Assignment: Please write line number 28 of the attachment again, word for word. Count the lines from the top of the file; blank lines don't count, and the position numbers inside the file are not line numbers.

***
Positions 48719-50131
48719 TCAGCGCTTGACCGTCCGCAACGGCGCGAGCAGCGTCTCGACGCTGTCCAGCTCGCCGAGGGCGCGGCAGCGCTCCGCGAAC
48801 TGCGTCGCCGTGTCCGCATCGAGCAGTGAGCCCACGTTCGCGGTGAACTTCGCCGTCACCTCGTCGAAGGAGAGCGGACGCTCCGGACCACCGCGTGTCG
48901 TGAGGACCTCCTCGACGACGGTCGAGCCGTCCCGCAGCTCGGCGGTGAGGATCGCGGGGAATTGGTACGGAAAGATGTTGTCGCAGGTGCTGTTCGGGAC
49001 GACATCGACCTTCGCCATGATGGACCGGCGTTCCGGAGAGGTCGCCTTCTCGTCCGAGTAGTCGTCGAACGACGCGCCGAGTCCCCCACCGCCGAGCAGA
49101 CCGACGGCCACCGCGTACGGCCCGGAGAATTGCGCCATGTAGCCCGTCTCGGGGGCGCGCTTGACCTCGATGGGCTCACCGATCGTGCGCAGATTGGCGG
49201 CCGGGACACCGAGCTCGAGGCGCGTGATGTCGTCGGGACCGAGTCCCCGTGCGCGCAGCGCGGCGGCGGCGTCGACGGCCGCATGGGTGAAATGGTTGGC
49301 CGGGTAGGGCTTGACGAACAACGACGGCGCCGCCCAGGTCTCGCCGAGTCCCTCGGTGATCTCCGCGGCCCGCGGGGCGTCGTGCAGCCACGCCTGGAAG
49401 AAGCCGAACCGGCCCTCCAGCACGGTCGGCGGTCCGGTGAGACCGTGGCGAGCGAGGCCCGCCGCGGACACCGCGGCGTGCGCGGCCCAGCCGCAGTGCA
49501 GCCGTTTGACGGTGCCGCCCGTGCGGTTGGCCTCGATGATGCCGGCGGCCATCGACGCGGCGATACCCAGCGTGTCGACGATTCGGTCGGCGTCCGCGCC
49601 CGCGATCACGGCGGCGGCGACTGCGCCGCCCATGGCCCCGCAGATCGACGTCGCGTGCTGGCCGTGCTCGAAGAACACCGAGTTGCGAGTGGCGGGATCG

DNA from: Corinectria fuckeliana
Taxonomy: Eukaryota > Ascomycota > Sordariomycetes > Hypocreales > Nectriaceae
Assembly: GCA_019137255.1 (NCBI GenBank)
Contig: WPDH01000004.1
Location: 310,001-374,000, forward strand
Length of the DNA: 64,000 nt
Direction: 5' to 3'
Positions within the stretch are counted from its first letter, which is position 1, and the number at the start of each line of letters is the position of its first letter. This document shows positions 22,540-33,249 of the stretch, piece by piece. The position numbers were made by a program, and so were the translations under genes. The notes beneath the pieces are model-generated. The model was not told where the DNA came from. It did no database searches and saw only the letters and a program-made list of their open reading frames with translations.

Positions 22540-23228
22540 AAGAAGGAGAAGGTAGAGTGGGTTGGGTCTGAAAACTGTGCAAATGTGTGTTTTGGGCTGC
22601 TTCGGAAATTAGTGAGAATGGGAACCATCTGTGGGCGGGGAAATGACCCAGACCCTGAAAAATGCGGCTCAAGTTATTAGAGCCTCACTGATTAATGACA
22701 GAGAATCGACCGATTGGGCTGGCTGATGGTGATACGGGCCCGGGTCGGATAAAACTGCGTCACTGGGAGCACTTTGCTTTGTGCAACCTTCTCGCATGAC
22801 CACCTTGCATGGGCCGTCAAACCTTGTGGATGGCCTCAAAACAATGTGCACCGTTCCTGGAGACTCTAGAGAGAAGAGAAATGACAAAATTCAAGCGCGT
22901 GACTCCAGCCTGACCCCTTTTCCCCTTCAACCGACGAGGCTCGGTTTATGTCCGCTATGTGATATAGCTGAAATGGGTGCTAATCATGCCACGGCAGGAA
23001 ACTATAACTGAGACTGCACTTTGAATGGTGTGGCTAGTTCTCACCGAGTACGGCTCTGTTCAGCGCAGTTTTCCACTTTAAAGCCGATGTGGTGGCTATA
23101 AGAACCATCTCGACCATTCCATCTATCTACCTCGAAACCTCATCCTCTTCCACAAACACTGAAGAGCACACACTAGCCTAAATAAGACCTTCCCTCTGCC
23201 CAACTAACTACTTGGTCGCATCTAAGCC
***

23201 CAACTAACTACTTGGTCGCATCTAAGCC